“Now let’s pour a glass of wine ’cause now we’re all alooone.”
I noticed that my whole body was vibrating next to the stage. None of my other measurements around Wichita had been this loud, including at Eisenhower airport next to planes that were taking off and landing. But the meter on my phone reached only 110 decibels.
“I’ve been waiting all night so just let me hold you close to meee ...”
Even though the volume did reach 110 decibels at times, for the most part it hovered between 100 and 105 decibels, not that much louder by the stage than in the rest of the arena.
An audiologist told me it was my sternum and ribs that were vibrating. Bones conduct low frequencies well and were jostling with the bass. That’s why our voices sound so annoying when we hear ourselves on tape: Our jawbones pick up low-frequencies, making our voices sound deeper than they really are. Expensive sound equipment will capture the variation in every pitch. But cheap sound meters, like the app in my phone, often register more of higher tones that people care about because those parts of our hearing are more easily damaged.
At 105 decibels, the fans in the front row, most of whom would be at the concert for more than four hours, had about 10 minutes at the start of the concert before, the audiologist told me, they should have left.
When hearing researchers first saw the results of their study, the largest longitudinal study to track hearing loss in the U.S., they thought there had to be some mistake, according to Howard Hoffman, a statistical expert and program director for epidemiology at the National Institutes of Health’s division on deafness and hearing loss.
Many had assumed that the loud noises of modern society would have irreparably torn asunder America’s eardrums.
Instead, the opposite was true: Between about 1960 and 2000, hearing had improved across the board, for young and old, black and white, men and women.
To understand why, you have to imagine your way back through the rose-tinted lenses of nostalgia for the past, and into its reality, Hoffman said. Most American workers used to work with loud machinery on farms or in factories, before there was awareness and mandatory ear protection.
That still didn’t explain how the hearing of 70-year-olds from 1960, who were born in the 1890s, had worse hearing than the 70-year-olds from the early 2000s, who had been born in the 1930s and 1940s. It may have been that general health was worse at the turn of the 20th century, he said, so diseases, malnutrition and untreated ear infections damaged their hearing on farms, even more than the factories and tractors did to later generations.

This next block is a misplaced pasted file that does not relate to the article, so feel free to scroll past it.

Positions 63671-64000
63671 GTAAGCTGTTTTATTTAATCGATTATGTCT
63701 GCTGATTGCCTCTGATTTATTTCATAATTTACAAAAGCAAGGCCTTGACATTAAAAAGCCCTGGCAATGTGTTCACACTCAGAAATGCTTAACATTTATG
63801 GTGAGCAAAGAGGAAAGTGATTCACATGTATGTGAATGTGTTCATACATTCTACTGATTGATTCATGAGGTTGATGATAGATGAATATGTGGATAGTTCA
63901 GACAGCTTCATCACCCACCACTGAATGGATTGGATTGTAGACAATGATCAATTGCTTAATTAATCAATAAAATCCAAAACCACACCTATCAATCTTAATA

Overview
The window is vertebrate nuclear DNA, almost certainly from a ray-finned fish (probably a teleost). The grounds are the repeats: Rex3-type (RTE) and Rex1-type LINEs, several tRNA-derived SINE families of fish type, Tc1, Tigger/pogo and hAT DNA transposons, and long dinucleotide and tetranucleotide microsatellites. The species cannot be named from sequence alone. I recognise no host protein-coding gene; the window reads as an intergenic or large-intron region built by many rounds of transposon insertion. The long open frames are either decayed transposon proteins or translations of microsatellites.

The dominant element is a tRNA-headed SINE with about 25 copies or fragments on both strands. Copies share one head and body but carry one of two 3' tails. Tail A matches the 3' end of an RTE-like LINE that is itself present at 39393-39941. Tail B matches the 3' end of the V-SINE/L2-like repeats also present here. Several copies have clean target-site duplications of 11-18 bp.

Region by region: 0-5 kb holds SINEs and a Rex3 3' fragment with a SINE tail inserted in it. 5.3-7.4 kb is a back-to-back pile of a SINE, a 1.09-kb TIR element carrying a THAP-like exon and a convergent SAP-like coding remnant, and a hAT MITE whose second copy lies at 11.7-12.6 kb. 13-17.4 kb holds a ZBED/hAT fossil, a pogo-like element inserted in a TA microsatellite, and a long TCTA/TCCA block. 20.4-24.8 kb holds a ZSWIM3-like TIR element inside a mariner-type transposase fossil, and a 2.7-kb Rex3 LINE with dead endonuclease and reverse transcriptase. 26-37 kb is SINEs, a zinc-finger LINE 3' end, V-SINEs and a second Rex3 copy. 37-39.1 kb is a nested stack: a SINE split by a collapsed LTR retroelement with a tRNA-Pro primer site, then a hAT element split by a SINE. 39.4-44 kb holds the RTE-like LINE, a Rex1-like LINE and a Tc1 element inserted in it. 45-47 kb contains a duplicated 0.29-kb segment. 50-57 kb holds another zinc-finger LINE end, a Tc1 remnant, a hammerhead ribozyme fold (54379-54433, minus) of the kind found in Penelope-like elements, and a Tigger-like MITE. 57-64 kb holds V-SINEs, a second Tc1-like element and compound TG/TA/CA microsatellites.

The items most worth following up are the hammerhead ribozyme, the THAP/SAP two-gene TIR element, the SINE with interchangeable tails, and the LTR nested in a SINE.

He could only speculate about the causes, he said, but the trend was clear: Americans today hear better than they ever have before.
But because hearing loss often occurs over long periods of time, the data from the early 2000s doesn’t yet give us a full picture of how the generation who grew up with Walkmans and Discmans would hear when they hit middle and old age.
I asked three workers at the arena before someone pointed me to a concession stand that sold $2 earplugs. The manager said I was the only one of the 5,000 attendees she knew of who had purchased them.
Earplugs could reduce the volume by 20 to 30 decibels, an audiologist told me, enough to listen for a full day to music that would otherwise be 105 decibels without any risk of hearing loss.
I’d never thought about wearing earplugs before. They were the texture of putty and shaped like candy corn. I didn’t know how to use them, but because they were so pliable I just shoved them in my ear canal. (It turns out the proper method is to twist them, stick them in your ear, and let the plug material expand into a seal.)
I didn’t notice a difference. Maybe I put them in wrong, I thought. I took one out, and the difference was profound: It was like my right ear was listening to music from speakers at a swimming pool while I did laps, and my left ear was dancing on top of the bar at a club.
I desperately wanted to get rid of them. I didn’t want to be swimming laps; I wanted to be at the party.
According to Ray Hull, an audiology professor of communication disorders at Wichita State, who has written a book titled “I Can Hear You, But I Can’t Understand a Word You Are Saying!,” everything he reads says the risk of hearing loss from noise damage is ever present.
He recently saw The Oak Ridge Boys, a country and gospel group, with his daughter, and figured he didn’t need earplugs. But at the concert he could tell the noise level exceeded 120 decibels.
“And you have about 50 seconds before you are at risk for permanent damage to your hearing, before you should leave,” Hull said. “That’s kind of scary.”
In order to understand how, you have to understand how the ear hears. Unlike the eye, which catches light and sends it up the optic nerve to the brain, the ear works kind of like a Rube Goldberg contraption.
The ear lobes are shaped to funnel the pulses of sound that human voices make into a narrow canal where it bumps into the ear drum.
It’s called an ear drum in part because it works a bit like the top of a musical drum: It’s a thin membrane (think skin with mucus inside) that vibrates with sound. Rather than send that signal directly to the brain, the sound begins its long journey by passing through the three tiniest bones in the body.
By the time the sound has passed from the first to the third link in the bone chain, the vibrations have transformed from the large surface area of the eardrum to a very small bone surface, increasing the pressure more than 20 times – imagine someone standing on top of you in a stiletto rather than a sneaker.
That air pressure then passes into the cochlea, a coiled structure that looks a bit like a snail when magnified, and which scientists always feel the need to straighten out in order to explain how it works.
A group of cells inside the cochlea are arranged like piano keys that get played in reverse, where the strings vibrate until the keys move.